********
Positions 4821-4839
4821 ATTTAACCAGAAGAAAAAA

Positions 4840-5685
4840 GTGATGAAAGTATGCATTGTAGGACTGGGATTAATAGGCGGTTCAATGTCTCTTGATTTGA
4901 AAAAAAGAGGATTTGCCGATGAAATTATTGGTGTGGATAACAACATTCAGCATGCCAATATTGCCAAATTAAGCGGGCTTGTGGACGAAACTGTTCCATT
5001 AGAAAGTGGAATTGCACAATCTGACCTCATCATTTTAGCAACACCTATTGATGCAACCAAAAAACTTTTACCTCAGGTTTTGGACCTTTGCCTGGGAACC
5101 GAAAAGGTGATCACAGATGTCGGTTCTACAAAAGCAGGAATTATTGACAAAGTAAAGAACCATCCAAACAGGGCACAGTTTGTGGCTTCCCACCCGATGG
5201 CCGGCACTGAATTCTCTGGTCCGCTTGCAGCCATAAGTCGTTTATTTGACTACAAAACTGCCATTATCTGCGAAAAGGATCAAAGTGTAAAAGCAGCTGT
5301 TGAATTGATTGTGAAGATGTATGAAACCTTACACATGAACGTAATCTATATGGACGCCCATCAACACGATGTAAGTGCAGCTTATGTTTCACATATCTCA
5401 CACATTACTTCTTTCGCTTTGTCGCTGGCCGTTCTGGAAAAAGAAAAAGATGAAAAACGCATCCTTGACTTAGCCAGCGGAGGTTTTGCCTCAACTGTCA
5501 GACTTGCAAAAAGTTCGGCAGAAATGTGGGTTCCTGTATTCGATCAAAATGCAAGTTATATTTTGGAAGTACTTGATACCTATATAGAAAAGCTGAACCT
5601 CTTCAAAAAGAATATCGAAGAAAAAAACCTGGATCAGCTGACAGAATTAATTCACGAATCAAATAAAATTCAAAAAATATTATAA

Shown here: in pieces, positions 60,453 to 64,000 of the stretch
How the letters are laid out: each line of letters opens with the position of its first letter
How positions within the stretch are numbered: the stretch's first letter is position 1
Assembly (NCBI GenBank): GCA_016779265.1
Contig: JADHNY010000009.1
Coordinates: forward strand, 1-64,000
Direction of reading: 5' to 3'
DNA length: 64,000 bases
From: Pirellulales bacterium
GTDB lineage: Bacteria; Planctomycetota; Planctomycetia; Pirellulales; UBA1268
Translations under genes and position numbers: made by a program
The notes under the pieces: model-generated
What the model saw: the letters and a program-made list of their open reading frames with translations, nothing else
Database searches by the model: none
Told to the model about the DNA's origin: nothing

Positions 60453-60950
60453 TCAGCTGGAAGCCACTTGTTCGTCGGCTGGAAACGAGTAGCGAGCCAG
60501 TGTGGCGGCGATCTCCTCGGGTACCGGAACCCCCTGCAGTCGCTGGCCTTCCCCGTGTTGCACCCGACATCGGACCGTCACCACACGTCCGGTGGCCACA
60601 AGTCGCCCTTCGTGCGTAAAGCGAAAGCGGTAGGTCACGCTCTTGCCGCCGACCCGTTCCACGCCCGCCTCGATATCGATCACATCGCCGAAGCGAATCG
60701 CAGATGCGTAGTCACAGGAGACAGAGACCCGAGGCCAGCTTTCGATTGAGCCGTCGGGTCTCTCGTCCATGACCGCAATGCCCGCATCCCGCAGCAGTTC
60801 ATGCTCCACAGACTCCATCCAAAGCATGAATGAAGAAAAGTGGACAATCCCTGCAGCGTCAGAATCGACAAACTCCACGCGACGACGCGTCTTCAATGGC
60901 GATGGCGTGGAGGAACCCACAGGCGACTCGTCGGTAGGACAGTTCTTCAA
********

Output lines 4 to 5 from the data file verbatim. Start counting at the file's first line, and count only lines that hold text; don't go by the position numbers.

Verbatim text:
4840 GTGATGAAAGTATGCATTGTAGGACTGGGATTAATAGGCGGTTCAATGTCTCTTGATTTGA
4901 AAAAAAGAGGATTTGCCGATGAAATTATTGGTGTGGATAACAACATTCAGCATGCCAATATTGCCAAATTAAGCGGGCTTGTGGACGAAACTGTTCCATT